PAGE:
Skip to content Skip to footer

Two Lawyers Arguing Remotely Against Vaccine Mandates at Supreme Court Had COVID

Two lawyers opposed to OSHA vaccine requirements had to appear in front of the court remotely due to COVID infections.

A view of the U.S. Supreme Court on Capitol Hill on January 7, 2022, in Washington, D.C.

At least two of the state officials arguing against the Biden Administration’s federal vaccine mandates Friday were forced to appear in front of the Supreme Court remotely because they had contracted COVID over the last few days, reports said.

Ohio Solicitor General Benjamin Flowers and Louisiana Solicitor General Liz Murrill argued their case over the phone, on behalf of Republican state officials and business groups who are seeking to block two Occupational Safety and Health Administration (OSHA) vaccine requirements: one for employers who employ more than 100 people and another for healthcare facilities of any size.

Other attorneys who passed the Supreme Court’s strict COVID-19 guidelines were able to appear in front of the court, which had just eight members present, Reuters reported. Justice Sonia Sotomayor participated in the hearings remotely from her chambers, a spokesperson for the court confirmed.

Everyone present had to present a negative PCR test taken at a court-approved facility before entrance, and wear an N95 or KN95 mask while inside. The public, normally allowed to attend oral arguments, is also barred from entering the building.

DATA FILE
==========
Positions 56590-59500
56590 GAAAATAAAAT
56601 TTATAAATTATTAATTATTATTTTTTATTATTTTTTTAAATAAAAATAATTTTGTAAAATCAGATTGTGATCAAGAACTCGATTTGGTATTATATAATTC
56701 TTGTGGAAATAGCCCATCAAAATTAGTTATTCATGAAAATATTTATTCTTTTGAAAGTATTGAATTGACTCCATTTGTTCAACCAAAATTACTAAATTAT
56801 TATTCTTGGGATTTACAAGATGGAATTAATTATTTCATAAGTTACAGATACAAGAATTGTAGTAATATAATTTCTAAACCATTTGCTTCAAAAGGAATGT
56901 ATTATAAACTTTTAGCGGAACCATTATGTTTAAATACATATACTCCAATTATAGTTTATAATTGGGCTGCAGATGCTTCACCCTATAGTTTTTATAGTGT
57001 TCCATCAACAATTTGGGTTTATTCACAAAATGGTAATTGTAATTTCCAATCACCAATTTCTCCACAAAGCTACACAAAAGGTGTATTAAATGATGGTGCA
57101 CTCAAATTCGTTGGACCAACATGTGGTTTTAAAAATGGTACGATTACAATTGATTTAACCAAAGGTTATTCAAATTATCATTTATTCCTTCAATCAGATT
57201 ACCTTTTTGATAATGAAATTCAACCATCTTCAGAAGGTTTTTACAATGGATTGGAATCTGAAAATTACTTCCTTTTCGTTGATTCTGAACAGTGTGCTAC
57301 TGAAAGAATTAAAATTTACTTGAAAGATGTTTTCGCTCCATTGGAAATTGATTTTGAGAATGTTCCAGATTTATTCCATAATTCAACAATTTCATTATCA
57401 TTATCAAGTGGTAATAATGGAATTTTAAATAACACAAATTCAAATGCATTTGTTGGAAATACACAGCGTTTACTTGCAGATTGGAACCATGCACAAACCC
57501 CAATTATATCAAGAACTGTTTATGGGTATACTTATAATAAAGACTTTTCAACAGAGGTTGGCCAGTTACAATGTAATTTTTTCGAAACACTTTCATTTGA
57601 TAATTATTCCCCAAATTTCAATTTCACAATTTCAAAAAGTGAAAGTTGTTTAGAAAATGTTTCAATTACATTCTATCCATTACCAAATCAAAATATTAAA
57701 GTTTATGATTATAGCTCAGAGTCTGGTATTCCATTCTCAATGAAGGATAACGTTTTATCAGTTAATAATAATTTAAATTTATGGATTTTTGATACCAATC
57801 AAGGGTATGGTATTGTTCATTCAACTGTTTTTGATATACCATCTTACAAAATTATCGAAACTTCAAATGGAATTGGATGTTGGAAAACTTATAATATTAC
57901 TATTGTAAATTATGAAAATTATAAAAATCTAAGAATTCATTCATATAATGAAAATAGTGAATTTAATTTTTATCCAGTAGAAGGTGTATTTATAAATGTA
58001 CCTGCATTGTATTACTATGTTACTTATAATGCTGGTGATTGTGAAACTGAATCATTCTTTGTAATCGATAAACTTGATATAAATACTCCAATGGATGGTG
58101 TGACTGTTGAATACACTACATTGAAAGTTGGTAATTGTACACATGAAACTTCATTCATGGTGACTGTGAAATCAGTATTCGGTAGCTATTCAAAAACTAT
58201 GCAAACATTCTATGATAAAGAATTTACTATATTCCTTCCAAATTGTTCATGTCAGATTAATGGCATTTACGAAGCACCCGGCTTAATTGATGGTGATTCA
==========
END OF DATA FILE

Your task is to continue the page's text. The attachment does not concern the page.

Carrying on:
Many public health professionals pointed out the irony of Friday’s proceedings: The protocols being followed by attendees are far more stringent than the ones required by the Biden Administration — and have so far worked to prevent an outbreak.

“Now, meeting in a safe, controlled environment, the justices may well block OSHA’s requirements that employers protect workers from exposure to a deadly virus,” epidemiologist David Michaels wrote for The Washington Post this week. “This irony illustrates a fundamental inequity that is so normalized it is essentially invisible: Powerful people can choose to work safely, while vulnerable workers must continue to risk their lives to make a living.”

The court has not yet announced a decision on either of Biden’s COVID safety rules, though reports suggest the conservative majority is likely to reject the Administration’s rules pertaining to large employers. It’s less clear what they will decide on the separate vaccine mandate for healthcare facilities — at least some of the justices appeared more open to this rule than the first, according to CNN.